Today offered a perfect example of the widening circle when I got to meet two of my second cousins, Marcia Moore and Gene Moore who both live in California. They are in Charlotte, NC for the high school graduation of Gene’s grandson (Marcia’s grand nephew) Dylan Vassily. So today, with portable scanner in tow, I drove to Charlotte to meet them. Carolyn, Gene’s daughter, was hosting a graduation party for Dylan and 16th birthday party for Alex, her younger son. Alex had to leave for a meeting at work before I remembered to take pictures, but here’s one of Marcia, Carolyn, Dylan and me (from left to right).Cousins.6.12.16

Okay – that’s a pretty amazing “widening of the family circle.” I’m still kicking my self for not getting a picture with Gene (Marcia’s brother) and Alex before they left.

So other than feeling completely “simpatico” with Marcia, right down to our matching colored tops (no we did not plan that) I got to scan a few photos that I know some of our other cousins will be happy to see.  I don’t usually link all of my blog posts to Facebook but since I’m not sure all of my extended Kingsbury cousins follow the blog, I’m making an exception today.

Here are two of my favorite pictures that Marcia had from her mother Josephine.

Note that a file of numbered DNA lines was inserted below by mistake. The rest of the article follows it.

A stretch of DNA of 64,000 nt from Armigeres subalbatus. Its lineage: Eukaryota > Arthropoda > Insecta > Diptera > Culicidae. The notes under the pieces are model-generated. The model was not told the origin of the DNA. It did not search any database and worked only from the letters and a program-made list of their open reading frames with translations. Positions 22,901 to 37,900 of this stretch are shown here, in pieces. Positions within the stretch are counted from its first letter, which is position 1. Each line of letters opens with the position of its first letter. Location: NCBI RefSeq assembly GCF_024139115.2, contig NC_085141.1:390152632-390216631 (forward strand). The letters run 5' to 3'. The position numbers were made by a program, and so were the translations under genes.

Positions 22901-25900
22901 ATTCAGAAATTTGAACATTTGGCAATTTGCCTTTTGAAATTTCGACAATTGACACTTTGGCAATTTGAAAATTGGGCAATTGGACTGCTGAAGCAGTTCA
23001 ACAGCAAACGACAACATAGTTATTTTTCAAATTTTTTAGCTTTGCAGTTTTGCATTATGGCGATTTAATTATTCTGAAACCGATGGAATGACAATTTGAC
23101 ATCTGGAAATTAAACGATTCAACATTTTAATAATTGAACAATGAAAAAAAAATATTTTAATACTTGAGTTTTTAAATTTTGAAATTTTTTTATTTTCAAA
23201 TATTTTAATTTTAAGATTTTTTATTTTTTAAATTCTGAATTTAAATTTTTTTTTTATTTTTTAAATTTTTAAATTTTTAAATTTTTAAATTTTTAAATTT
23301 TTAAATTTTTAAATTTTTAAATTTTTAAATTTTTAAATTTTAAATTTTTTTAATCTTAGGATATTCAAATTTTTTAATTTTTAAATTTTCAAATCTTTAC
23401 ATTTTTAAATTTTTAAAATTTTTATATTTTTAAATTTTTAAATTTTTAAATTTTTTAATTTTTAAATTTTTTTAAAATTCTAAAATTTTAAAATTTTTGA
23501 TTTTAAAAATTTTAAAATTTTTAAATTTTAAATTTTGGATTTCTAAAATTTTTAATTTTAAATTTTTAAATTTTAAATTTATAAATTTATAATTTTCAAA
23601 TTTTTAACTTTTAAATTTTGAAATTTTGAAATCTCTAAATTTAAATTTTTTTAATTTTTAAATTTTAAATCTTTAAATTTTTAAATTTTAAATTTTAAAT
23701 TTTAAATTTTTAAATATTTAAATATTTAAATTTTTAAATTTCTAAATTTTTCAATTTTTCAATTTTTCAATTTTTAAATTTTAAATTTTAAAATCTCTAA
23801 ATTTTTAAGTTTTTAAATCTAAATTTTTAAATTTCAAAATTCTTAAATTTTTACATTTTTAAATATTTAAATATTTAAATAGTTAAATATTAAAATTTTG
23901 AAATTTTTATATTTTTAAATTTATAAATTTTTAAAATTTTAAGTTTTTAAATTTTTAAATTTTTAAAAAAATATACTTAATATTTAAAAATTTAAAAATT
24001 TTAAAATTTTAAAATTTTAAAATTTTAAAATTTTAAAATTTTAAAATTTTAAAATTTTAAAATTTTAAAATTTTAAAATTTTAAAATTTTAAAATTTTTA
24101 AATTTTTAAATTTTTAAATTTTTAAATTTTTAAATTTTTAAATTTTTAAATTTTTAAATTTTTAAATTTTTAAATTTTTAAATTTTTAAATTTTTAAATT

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Wayland Briggs Kingsbury Family – December 21, 1923

The back of the photo didn’t identify them by position but Marcia and I were pretty comfortable identifying the Kingsbury boys and we’re hoping Chris Pahud and some of his cousins will be able to help matching the wives in the back row with their husbands.

The three youngest children in the picture are the children of Orrin Dean Kingsbury and his wife, Helen Sheriff and they are Joseph and George in the front row (not sure of the order) and Doris being held by her father Orrin Dean.

The first row of adults is: Clark Kingsbury, the only son born to Wayland Kingsbury and his second wife Annie, Frank Kingsbury, Wayland Kingsbury, Annie May Walker Kingsbury, Forrest Kingsbury and Orrin Dean Kingsbury holding his daugher Doris.

The children in the back two rows are Josephine and her brothers Robert and Bruce. The very handsome and kind looking man in the back row (top left) is my grandfather Joseph Bush Kingsbury. In 1923 he was still four years away from meeting his wife, Katherine Gertrude Bryant.

Now I’m guessing at the women in the back row – from left to right I think they are Frank’s wife Anna Carter, Dean’s wife Helen Sheriff and Forrest’s wife Cornelia Hasselman. (Chris – help!)

And now, because I know this will bring much happiness to the grandchildren of Helen and Dean Kingsbury, here is one more that I scanned from Marcia’s collection. There was nothing on the back but we’re both pretty sure this is from a family visit to Osage that Dean and Helen made with their four children at a time when Clark and his wife Allie Cobb were also there.  But who is the woman between Annie and Clark? Maybe one of Wayland’s sisters? I think the picture was probably taken in the late 1930s. Clark and Allie were married in 1935. Helen and Dean’s youngest daughter, Peggy, was born in 1925 and their oldest child, Joseph, was born in 1918.